– This is all a very long preamble to my ultimate point: that while separating the wheat from the chaff sounds like an easy task, particularly when winning isn’t a primary concern, it is easily bungled. A primary error you see rebuilding teams make all the time is devaluing useful players because they aren’t obvious "solutions" to the problem (that is, they aren’t instant stars). Collecting and keeping useful pieces goes beyond drafting top-5 picks ahd have them step fully formed into the league as teenagers; it’s gradully and patiently developing guys over a number of years. Gathering together talent at all level of the roster.
A useful case study: The Edmonton Oilers spent the first few years of their rebuild discarding quality middle rotation players because they were too busy whale hunting, and/or the utility of the guy was buried beneath a misalignment between expectations and the player’s actual ability. So instead of keeping guys like Kyle Brodziak, Curtis Glencross and Andrew Cogliano as the connective tissue of the roster, they instead pursued "stars" (and, of course, truculence because you need that when everyone is young. Or something).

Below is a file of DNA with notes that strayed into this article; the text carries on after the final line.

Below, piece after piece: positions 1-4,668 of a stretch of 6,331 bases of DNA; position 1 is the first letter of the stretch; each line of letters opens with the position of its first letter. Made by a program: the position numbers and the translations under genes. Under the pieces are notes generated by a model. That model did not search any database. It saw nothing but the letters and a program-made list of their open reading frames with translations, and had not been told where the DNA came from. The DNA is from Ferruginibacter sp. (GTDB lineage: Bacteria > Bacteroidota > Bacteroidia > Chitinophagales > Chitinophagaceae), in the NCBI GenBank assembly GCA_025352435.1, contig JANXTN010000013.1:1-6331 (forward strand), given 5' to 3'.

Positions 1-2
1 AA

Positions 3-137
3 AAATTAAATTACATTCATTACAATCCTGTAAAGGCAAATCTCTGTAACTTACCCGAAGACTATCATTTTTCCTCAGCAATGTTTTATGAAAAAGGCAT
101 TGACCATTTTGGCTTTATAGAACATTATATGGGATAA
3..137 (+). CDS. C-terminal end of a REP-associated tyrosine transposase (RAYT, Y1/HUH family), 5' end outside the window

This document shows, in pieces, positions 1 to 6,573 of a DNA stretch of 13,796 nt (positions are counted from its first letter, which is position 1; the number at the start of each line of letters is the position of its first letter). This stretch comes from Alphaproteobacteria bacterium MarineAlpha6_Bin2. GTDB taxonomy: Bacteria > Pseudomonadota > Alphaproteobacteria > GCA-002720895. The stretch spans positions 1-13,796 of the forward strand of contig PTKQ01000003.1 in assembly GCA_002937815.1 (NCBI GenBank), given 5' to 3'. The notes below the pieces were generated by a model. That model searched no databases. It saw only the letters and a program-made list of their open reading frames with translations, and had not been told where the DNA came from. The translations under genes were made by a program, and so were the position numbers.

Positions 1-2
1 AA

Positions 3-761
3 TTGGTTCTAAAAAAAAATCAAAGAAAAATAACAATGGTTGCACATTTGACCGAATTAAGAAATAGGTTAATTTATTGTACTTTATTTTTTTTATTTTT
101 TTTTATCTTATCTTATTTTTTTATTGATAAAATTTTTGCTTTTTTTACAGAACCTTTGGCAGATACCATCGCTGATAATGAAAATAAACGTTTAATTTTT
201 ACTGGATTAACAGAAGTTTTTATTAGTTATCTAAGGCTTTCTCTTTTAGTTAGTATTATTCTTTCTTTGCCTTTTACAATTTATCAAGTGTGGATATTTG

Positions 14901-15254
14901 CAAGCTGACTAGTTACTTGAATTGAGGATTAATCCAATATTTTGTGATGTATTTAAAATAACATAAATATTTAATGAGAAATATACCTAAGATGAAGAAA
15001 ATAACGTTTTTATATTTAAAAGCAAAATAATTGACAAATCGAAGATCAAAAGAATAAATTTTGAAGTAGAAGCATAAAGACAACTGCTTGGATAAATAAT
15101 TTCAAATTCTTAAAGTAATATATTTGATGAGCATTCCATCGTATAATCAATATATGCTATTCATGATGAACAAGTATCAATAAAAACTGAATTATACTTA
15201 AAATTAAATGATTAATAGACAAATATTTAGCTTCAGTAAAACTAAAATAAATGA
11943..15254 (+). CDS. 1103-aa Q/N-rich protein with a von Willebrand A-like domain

It is easy to be blinded to the usefulness of merely "good" players when confronted by the incandescence of high picks and budding elite players. But a lousy team should be committed to incremental improvement everywhere, so it’s important to identify and keep around the quality 2nd and 3rd liners as much as the obvious homeruns.
– Which isn’t to say Hartley will necessarily run Backs or Sven out of town. We’re not quite a quarter of the way into the season and things can change. Backlund’s turn with Cammalleri and Hudler the other night might be a performance that cements him in the line-up. And maybe Baertschi takes a step forward and everyone forgets his frequent early season scratches.
I guess we’ll see.